“To put it simply, any re-use of premises where money is changing hands could have an impact on your existing funding.”
Simpson’s advice is to check the rules before entering into any agreement.
“I would give networks the same advice I already give practices, which is make sure you keep your commissioner informed about your plans if there are any changes to premises use. Do it as early as possible to avoid nasty surprises on either side. Where practices claim money they’re not entitled to, even if it was an honest mistake, CCGs are within their rights to claw it back.”
New premises costs directions have been a long time in preparation, partly because they rest on some outdated legislation and partly because they have acquired
complexity over years of tweaking and tinkering.
Commissioners and PCNs have every reason to hope that the new rules will bring some clarity to the situation and address existing gripes and anomalies. Mike Simpson is optimistic that revised directions will appear soon, but he cautions against expecting too much.
“Everyone is hoping for more clarity, but the directions won’t answer every question. Regulations always lag behind the needs of the system, which are always changing. There’s a lot of innovation going on within networks and very little guidance about how premises fit in. You can bet your bottom dollar that someone will come up with something innovative about their premises use that will be very difficult to deal with under the directions.”
While they may not solve everything, Simpson is hopeful that the new directions will at least prevent some of the problems that have occurred in the past by clarifying the responsibilities of practices.
He gives the example of improvement grants, which have been used in some cases to pay for things that are explicitly excluded from the regulations.
“If a practice has rotten windows or a leaking roof, that’s a maintenance issue and their responsibility. Unfortunately some of these things have been paid for with improvement grants. We can waste time blaming the practices for putting in these claims or commissioners for agreeing to them, but it’s not what the funding was for and it means that ultimately more deserving cases are going without. It’s not about applying the rules for their own sake, but about what’s equitable,” he says.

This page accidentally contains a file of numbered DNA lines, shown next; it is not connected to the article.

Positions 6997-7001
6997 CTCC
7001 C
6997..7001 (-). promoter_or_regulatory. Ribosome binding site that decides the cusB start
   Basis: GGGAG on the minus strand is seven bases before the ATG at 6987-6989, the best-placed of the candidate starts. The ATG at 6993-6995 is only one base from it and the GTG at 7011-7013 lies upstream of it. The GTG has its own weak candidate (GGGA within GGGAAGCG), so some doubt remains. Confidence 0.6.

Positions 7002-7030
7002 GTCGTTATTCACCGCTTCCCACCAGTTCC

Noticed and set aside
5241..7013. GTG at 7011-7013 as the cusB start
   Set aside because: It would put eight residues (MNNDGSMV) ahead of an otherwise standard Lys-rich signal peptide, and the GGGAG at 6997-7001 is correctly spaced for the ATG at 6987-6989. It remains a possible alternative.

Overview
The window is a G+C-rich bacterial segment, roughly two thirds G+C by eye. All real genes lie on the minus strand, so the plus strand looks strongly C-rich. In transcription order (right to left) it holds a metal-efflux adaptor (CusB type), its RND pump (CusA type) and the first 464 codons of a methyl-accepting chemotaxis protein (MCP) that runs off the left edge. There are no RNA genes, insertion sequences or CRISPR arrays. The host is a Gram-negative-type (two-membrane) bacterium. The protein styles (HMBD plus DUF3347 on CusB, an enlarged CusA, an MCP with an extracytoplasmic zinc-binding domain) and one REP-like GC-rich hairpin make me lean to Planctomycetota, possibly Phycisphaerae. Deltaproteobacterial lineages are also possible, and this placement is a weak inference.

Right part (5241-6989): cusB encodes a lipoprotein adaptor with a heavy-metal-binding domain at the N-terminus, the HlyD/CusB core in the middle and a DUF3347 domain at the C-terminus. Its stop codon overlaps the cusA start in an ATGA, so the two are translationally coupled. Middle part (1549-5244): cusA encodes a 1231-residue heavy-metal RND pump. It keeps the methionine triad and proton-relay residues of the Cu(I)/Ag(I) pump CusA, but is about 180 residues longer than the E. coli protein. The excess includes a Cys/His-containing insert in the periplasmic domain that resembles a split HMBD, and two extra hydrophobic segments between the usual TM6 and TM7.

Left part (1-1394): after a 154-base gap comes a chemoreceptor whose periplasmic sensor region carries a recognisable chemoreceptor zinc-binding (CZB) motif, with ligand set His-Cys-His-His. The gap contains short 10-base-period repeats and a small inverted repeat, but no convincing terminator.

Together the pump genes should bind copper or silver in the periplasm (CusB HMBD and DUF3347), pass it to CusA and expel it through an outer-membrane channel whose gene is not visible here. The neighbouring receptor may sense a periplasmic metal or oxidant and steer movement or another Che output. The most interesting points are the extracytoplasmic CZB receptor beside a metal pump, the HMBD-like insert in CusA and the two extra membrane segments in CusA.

Simpson repeats his warning to all sides not to pin too many hopes on forthcoming regulations to answer the questions they have, or as an excuse for not getting on with vital improvements.
“With or without the new directions, we will be left with plenty of grey areas. Of course we hope to see PCNs come up with their own innovative solutions to premises problems just as they will in all other areas of improvement. But where they have a poor grasp of the rules – or where rules simply don’t exist to cover what they want to do – then it’s vital that they sit down and work it out with commissioners.
His greatest hope is that in the era of PCNs we can move the debate on premises beyond some of the mind-numbing technical and legal detail, and align the national strategy with policy initiatives designed to achieve better integrated, higher quality services.
“We should be transforming the way facilities are used. There’s been a lot of talk about hubs, community services, voluntary sector, primary care services all being co-located – and think about it from the patients’ point of view: they don’t care whether they’re community services, primary care or voluntary sector, they just know that they go to one place and get seen by whoever is most appropriate. That’s got to be the way forward.”
For advice about premises strategy, including local workshops and facilitated sessions for PCNs and commissioners, please contact firstname.lastname@example.org